Written By Scott Toniazzo
As osteopaths, we treat a wide range of people at all different stages of their lives, including pregnancy. The human body is amazing, and pregnancy is just one of those moments we say, “Wow!”
Unfortunately, many women experience pain in relation to their pregnancy. (Mogren & Pohjanen, 2005) It can start at any time and affect a range of areas. Over the years, labels have been given to this pain. In essence though, the body is undergoing change – there are hormone changes and mechanical changes. (Glinkowski, 2016) These then impact on other systems on the body – digestive, circulatory, respiratory. The whole body and all its systems are involved as the body grows a new little human! (Or 2… or 3…)
So, can osteopathy help? We can’t stop the changes that can lead to some of the causes of discomfort (they are just part of the pregnancy), but we can help to provide some relief and advice. (Hensel, 2016)
Low Back Pain During Pregnancy
Low back pain (and spinal pain in general) through pregnancy is common. Our spine has natural curves in it, and these are divided into the cervical, thoracic and lumbar spine. As your baby grows, your centre of gravity shifts forward, and this increases the angle of curvature of the lumbar spine. (Chang, 2015) In addition to this the abdominal muscles are stretching, providing less support for your back. Once this happens, all curves of the spine increase. This can lead to pain in your lower, mid and upper back, as well as your neck. Your joints are taking more load than they used to, and this can cause pain.
As the baby grows, extra pressure can also be placed on the diaphragm (which attaches to thoracic and lumbar vertebra, and to your ribs). When you start to connect the dots, it makes sense that your back and ribs can be sore!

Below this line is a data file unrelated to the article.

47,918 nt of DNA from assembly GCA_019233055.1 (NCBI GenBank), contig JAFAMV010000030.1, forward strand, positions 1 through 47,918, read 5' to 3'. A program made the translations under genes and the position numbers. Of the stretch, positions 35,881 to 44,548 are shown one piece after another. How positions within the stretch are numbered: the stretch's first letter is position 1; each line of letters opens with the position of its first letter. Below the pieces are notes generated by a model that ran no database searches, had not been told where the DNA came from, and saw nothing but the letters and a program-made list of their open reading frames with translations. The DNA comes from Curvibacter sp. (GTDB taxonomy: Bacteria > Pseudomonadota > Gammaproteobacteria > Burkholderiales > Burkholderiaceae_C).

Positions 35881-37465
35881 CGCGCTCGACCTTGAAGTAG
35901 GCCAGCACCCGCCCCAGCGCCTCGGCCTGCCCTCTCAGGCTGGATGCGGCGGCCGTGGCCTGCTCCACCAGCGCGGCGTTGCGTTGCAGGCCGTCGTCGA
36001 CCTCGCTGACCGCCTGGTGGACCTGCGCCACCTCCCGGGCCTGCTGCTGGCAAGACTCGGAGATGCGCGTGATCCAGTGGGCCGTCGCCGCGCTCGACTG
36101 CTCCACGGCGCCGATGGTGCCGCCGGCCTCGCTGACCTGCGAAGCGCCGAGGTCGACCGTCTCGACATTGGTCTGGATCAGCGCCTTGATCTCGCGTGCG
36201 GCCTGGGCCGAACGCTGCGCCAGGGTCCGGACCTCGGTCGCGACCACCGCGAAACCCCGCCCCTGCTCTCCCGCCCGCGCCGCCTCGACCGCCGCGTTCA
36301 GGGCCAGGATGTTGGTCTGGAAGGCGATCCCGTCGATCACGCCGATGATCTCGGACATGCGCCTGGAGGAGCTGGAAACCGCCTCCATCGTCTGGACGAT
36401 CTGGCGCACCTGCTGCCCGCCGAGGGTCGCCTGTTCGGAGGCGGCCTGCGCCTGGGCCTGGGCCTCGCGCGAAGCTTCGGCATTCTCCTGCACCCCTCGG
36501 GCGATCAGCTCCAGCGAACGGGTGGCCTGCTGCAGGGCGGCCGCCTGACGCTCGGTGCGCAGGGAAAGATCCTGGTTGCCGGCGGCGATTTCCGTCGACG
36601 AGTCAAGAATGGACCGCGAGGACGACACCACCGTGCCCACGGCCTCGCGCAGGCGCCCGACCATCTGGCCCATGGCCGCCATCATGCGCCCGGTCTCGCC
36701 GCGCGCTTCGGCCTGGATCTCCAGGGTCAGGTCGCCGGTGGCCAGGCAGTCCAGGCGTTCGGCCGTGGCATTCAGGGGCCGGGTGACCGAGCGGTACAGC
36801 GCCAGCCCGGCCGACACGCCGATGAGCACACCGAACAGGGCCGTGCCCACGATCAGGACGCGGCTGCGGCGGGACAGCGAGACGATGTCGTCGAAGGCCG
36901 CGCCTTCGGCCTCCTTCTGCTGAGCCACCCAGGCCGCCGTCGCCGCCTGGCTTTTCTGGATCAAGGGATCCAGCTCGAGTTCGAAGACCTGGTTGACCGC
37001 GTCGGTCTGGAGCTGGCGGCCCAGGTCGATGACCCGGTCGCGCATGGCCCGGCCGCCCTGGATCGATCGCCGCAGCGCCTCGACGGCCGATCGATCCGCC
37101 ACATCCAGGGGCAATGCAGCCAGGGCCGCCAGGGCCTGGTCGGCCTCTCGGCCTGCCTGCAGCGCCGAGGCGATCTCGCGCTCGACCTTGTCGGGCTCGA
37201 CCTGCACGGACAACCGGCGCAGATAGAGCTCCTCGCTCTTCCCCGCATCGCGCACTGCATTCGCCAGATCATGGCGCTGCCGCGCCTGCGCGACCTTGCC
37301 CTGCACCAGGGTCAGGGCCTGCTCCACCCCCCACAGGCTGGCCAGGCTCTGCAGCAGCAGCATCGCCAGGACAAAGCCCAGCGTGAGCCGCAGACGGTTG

Pelvic Instability During Pregnancy
Pelvic girdle pain and pelvic instability are other common musculoskeletal issues that can arise in pregnancy. Pain can be felt at the front of the pelvis and in the groin area, or at the back of the pelvis near the sacroiliac joints. The instability is caused when the ligaments become lax, and the muscles around the pelvis struggle to provide the support required. Manual therapy can have an impact, as can support belts. (Mens JM, 2006)
How Can An Osteopath Help?
To help with these musculoskeletal complaints, osteopaths can perform soft tissue techniques, stretching, joint articulation and others, as well as provide postural advice and exercises which may help to alleviate some of the discomfort. In most cases women report that most of these issues resolve after birth. But in the meantime, an osteopath may be able to help reduce the discomfort!
At The Osteo Collective we treat many pregnant women, and utilise a Belly Pillow to allow you to lie face down during your treatment. It can be used throughout your entire pregnancy. If you would like to speak to us prior to making an appointment, you can contact us here. You can make a booking to see Scott Toniazzo – Osteopath Malvern East or Todd Stewart – Osteopath Cheltenham.
New Parent Appointments: More Time, Same Cost
After your child is born, if you still require osteopathic treatment, our Malvern East clinic offers special longer appointments for new parents, but no extra cost (just in case your little one needs a feed or to be settled).
The information in this blog post is not meant to replace tailored, professional advice. It was written to help explain just a few of the musculoskeletal complaints that can arise during pregnancy and provide some background knowledge on them, along with how a manual therapist might help in these situations. It is always best to speak with your health professional if you have questions or are concerned.
Chang, H.‐Y. e. (2015). Factors associated with low back pain changes during the third trimester of pregnancy. Journal of advanced nursing, 1054-1064.
Glinkowski, W. M. (2016). Posture and low back pain during pregnancy—3D study. Ginekologia Polska, 575-580.
Hensel, K. L. (2016). Pregnancy Research on Osteopathic Manipulation Optimizing Treatment Effects: The PROMOTE Study Protocol. The Journal of the American Osteopathic Association, 716.
Mens JM, D. L. (2006). The mechanical effect of a pelvic belt in patients with pregnancy-related pelvic pain. Clin Biomech, 122-127.
Mogren, I., & Pohjanen, A. (2005). Low back pain and pelvic pain during pregnancy: prevalence and risk factors. Spine, 983-91.
Surrounding Suburbs We Service
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